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Self‐Selection and Internal Migration in the United States

George J. Borjas, Stephen G. Bronars, and Stephen J. Trejo


The population of the United States is highly mobile. Since the 1960s, approximately three percent of the population moves across state lines in any given year, and 10 percent of the population moves across state lines in a five-year period. In view of the falling fertility rates of American women, this extensive mobility implies that migration has become an increasingly important source of demographic change in the various regions and a major determinant of concurrent changes in regional economic growth.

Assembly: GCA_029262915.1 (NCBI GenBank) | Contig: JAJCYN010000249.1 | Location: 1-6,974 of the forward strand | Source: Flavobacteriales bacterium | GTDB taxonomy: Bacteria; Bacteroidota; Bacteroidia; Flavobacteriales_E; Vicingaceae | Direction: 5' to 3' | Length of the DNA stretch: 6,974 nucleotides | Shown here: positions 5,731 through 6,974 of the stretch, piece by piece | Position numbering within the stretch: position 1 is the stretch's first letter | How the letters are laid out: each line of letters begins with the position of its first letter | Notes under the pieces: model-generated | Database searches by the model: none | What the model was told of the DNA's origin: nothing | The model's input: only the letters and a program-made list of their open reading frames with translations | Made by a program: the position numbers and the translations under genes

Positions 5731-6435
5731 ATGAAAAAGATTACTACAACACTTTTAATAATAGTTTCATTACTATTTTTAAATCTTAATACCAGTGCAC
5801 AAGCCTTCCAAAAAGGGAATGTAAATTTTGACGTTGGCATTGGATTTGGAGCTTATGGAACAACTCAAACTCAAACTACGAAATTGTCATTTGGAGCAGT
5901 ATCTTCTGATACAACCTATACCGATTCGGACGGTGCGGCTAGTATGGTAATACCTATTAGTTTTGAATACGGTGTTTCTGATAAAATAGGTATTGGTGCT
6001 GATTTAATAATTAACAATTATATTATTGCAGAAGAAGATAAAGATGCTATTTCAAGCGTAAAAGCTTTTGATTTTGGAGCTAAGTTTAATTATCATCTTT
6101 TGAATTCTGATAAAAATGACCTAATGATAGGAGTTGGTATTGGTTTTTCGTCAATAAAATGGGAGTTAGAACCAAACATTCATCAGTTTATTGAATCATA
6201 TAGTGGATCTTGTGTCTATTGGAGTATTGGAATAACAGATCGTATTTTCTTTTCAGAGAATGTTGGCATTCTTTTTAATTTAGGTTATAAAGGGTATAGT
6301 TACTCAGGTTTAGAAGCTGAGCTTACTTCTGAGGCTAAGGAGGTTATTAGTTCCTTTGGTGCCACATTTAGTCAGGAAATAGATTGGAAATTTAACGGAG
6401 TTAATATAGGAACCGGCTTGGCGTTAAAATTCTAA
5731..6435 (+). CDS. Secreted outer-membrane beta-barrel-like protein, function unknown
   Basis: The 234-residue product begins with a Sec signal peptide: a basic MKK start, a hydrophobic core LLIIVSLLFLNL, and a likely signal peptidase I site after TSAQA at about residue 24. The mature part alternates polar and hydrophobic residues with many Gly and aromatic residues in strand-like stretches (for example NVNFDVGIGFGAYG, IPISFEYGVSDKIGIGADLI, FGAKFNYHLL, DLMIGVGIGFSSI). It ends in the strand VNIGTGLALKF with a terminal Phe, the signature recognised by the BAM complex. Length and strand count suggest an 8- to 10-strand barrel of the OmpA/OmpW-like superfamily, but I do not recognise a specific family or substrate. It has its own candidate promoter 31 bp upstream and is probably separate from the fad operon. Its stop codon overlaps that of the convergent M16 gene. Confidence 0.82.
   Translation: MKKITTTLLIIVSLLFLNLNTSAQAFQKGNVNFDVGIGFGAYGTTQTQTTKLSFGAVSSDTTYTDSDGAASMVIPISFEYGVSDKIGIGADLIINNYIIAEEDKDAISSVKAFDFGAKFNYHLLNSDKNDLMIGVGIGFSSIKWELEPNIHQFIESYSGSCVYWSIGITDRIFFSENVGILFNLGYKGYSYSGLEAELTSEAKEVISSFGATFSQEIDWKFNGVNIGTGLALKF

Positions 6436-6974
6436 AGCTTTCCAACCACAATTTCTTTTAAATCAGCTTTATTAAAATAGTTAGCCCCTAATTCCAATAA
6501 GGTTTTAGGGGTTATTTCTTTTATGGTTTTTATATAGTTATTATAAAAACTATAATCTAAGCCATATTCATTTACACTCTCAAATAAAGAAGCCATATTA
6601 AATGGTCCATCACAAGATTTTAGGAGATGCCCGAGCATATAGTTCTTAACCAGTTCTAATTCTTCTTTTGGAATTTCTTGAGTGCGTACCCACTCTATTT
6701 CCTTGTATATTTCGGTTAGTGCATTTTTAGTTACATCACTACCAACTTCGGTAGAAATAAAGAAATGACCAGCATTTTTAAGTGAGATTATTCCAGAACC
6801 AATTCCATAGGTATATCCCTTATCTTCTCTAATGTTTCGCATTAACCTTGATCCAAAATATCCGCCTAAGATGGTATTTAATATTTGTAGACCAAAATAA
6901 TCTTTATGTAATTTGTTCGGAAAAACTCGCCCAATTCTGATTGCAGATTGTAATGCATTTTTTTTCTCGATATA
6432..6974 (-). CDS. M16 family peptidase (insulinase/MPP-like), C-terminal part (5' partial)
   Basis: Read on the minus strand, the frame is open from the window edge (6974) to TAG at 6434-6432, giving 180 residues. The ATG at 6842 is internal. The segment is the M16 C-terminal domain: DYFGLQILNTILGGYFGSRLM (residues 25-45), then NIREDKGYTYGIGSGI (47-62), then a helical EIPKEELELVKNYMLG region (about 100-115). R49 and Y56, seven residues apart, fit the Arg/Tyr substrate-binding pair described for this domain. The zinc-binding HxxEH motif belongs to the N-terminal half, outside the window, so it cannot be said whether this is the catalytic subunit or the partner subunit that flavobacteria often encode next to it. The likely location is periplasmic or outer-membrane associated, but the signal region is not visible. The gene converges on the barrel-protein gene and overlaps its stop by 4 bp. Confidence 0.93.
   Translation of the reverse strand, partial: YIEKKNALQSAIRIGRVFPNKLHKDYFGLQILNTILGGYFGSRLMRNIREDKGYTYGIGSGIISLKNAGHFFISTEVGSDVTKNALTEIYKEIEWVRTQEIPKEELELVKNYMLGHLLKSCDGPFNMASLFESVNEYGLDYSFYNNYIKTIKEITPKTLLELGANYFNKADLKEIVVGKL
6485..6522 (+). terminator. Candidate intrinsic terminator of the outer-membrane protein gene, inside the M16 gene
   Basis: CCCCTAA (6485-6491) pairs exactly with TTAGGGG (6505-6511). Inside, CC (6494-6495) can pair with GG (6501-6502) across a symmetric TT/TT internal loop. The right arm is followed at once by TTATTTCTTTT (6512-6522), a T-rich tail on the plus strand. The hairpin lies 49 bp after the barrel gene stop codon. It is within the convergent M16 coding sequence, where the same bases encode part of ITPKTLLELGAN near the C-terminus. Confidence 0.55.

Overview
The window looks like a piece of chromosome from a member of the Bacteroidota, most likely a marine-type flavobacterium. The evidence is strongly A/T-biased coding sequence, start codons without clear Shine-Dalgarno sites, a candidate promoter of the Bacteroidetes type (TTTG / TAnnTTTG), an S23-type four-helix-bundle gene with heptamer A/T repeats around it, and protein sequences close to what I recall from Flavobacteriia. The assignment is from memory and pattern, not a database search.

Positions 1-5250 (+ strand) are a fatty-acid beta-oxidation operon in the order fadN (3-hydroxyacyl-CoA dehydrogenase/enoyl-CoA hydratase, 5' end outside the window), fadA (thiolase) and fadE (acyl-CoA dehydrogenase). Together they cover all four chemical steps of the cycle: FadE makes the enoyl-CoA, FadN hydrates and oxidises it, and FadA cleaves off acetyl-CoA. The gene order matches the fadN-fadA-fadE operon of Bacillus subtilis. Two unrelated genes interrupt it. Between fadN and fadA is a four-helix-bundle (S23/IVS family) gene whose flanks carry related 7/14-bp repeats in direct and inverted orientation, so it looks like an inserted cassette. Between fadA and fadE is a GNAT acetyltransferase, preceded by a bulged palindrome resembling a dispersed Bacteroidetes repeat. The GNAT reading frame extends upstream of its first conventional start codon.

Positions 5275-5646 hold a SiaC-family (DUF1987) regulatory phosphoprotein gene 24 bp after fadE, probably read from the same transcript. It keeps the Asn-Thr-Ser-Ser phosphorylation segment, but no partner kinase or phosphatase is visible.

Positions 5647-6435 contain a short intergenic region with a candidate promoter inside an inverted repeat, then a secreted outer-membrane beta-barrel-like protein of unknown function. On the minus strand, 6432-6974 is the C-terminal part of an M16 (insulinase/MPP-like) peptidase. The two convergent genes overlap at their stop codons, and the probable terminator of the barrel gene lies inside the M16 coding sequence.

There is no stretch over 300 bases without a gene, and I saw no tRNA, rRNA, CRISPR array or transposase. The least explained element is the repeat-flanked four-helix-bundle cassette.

Internal migration rates are especially high among the young. In the National Longitudinal Survey of Youth, over half of the sample are currently (i.e., in 1986) residing in a state other than their state of birth, and about 40 percent are living in a different state than they were at age 14 (see Table 1). The data also indicate that approximately 8 percent of white young men and 6 percent of black and Hispanic young men move across state boundaries in any given year. Our study presents a theoretical and empirical analysis of the internal migration of young workers in the United States.